With MTV's suburban mallscape being bombarded by a noisome barrage of manipulated, overproduced teenpop, gangsta rap and nu-metal for the past few years, various segments of the underground have crafted intelligent responses (smarter, at least, than punk rock's answer to overblown arena rock was in the mid-'70s). Indie rockers have gone folk and alt-country, art-rockers have crafted cinematic soundscapes and quietcore, electronica has shifted into glitches and microsound, and experimental improvisers play lowercase (or, in Japan, onkyo), often with more silence than sound. All separate but parallel developments with one thing in common: Since around the turn of the millennium, quiet has been the new loud.
Whether it's a global zeitgeist or not, this tendency has not escaped the notice of Einstürzende Neubauten, the German industrial-music legends whose name means Collapsing New Buildings. For over two decades, EN has been associated with glorious, dangerous din on albums such as Kollaps and Halber Mensch. Frontman Blixa Bargeld (also known for his long stint as Nick Cave's guitarist in the Bad Seeds) and his cadre of dour-faced Genial Dilletantes would scour the wastelands of West Berlin for sheet metal, pipes and other detritus, and aggressively wield drills and jackhammers onstage with a deleterious effect on venues and equipment.
Yet somewhere along the way, youthful indiscretions were forgiven and the wild-eyed droogs of Neubauten became a cultural institution, both in their homeland and around the world, commissioned for dance companies and theater productions. Unlike Nine Inch Nails and other faux fops who followed, EN never purveyed their status into pop stardom (though slick Vegas acts such as Stomp and Blue Man Group would be bupkus without EN's presaging shadow), preferring to remain on the margins and sticking with visionary U.K. indie label Mute (a label roster they now share with Pittsburgh's own Modey Lemon).
By the 2000 album Silence Is Sexy, EN had jettisoned much of the banging and screeching, settling down into a comfortable, middle-aged blend of subtle ambience and propulsively rhythmic Krautrock (not surprising given the influence of predecessors such as Faust and Can), with Bargeld's very distinctive, carefully pronounced, hard-edged German poetics no longer dealing with the apocalyptic remains of Western post-industrialism but instead addressing maturing themes of beauty and contemplation.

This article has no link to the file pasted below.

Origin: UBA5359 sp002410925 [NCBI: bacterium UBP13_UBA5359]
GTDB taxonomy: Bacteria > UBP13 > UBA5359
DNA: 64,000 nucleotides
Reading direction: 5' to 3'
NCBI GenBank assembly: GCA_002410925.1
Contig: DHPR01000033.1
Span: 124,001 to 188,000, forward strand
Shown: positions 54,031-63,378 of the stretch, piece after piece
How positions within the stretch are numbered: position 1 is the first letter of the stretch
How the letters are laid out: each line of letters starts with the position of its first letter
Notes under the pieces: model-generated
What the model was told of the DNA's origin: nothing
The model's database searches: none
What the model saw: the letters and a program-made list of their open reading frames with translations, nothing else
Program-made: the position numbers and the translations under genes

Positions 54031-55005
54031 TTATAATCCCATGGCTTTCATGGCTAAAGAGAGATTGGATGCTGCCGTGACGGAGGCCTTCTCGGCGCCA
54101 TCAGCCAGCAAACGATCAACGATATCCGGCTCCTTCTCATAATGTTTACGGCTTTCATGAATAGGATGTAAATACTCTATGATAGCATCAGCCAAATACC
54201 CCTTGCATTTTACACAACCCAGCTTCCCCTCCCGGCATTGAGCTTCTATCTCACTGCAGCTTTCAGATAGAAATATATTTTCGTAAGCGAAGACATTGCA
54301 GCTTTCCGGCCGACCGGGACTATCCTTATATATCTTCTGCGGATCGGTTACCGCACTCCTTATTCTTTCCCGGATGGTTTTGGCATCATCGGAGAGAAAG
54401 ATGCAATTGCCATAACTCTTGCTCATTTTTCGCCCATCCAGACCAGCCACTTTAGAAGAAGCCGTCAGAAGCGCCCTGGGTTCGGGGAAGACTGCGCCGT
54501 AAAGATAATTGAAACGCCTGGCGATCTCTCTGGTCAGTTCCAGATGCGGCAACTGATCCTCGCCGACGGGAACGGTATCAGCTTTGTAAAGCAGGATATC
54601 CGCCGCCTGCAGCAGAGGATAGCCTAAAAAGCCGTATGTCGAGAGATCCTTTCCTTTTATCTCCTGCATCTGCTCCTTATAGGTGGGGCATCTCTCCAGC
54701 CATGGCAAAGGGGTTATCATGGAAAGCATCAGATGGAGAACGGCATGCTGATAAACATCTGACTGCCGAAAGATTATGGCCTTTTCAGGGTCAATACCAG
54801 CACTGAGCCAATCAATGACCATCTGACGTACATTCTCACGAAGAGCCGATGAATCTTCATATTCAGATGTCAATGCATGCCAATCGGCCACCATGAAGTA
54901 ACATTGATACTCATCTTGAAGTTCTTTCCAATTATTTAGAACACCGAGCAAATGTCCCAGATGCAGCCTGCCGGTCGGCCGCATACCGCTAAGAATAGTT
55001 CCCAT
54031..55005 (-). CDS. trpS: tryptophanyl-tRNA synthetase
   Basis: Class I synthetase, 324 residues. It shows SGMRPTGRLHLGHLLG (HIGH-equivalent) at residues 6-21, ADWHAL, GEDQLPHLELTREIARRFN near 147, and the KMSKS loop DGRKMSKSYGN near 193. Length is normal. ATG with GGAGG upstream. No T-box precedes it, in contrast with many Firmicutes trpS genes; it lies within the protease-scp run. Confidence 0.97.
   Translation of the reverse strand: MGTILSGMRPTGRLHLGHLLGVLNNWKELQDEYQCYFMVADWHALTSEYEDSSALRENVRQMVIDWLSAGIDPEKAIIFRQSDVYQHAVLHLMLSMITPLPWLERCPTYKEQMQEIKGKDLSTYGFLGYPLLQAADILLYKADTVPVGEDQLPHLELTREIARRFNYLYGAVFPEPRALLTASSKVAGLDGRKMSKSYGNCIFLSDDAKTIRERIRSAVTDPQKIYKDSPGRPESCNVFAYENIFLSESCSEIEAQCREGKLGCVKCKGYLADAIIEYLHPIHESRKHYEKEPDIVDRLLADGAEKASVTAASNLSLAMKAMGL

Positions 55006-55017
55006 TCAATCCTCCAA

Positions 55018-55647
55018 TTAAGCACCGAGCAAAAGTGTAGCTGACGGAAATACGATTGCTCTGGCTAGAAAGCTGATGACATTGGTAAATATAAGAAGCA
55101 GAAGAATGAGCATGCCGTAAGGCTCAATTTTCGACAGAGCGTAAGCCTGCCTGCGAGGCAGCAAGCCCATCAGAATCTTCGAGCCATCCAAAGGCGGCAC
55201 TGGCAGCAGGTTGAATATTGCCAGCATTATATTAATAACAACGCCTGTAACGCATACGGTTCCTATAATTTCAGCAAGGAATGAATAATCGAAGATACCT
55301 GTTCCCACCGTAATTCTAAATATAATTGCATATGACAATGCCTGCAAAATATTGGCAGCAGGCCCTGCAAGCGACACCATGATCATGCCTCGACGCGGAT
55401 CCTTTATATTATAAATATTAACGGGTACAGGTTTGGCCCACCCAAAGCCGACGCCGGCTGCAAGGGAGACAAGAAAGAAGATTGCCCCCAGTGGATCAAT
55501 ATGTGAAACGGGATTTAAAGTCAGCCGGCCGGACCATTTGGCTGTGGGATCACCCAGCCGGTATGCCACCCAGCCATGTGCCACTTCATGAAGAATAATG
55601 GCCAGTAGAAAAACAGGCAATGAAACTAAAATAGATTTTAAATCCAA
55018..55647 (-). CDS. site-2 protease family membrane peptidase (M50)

Perpetuum Mobile ("perpetual motion machine") continues along this path, developing an evocative industrial art-pop style along the lines of early efforts such as the group's breakthrough single "Kalte Sterne." The results are less like Throbbing Gristle and more like Leonard Cohen, Sigur Ros, Laurie Anderson and Tom Waits. Indeed, the easier-going tracks such as "Youme and MeYou," "Paradiesseits" and "Dead Friends" could find a place on an open-minded radio format targeted to baby boomers. (Too bad we don't have one of those here.) After all, the members of EN themselves are pushing into their mid-40s.
Which is not to say that just because EN's sound has mellowed they have sold out in any significant way. The group still exploits every piece of scrap at its disposal, from air compressors and gas canisters to invented devices such as the "air-cake" and "olive-alarm," while the melodic element is evident in Blixa's string-section arrangements and minimal keyboard lines as well as Alexander Hacke's loping, hypnotic bass figures. The frequent lyrical references to natural forces (tornadoes, earthquakes) and the vast majesty of outer space ("I make it out of the local group of galaxies, out of all eleven, still-rolled up dimensions" is a proper anthem for any astrophysicist) indicate that Bargeld's creative fury is still there, yet carefully controlled and channeled -- "the deja vu is now historic / the mixture remains as ever," Bargeld explains on "Ich Gehe Jetzt" -- and even hopeful.
Occasionally, the old EN ghosts burst forth, such as on the ironclad clangor of "Selbstportrait Mit Kater." But overall, the listener must possess a certain level of patience and sophistication to appreciate EN's new sound -- your average high school industro-goth is not going to get it because there's no instant angst-ridden gratification here. For example, how many people will grasp the Biblical reference on "Ein leichtes leises SÃ¤useln," in which Bargeld speaks in the persona of the prophet Elijah (Kings 19) when he encounters God as a still, small voice ("kol demama daka," which he spells wrong, but gets the general idea) in the wilderness. Has Blixa, in his advancing years, found solace (or a sort of religion) in the Zen-like hush of cosmic background noise filling the expanse of the universe? Well, thankfully there aren't any Madonna-esque references to Kabbalah yet, but I can say conclusively that silence, in this case, is golden.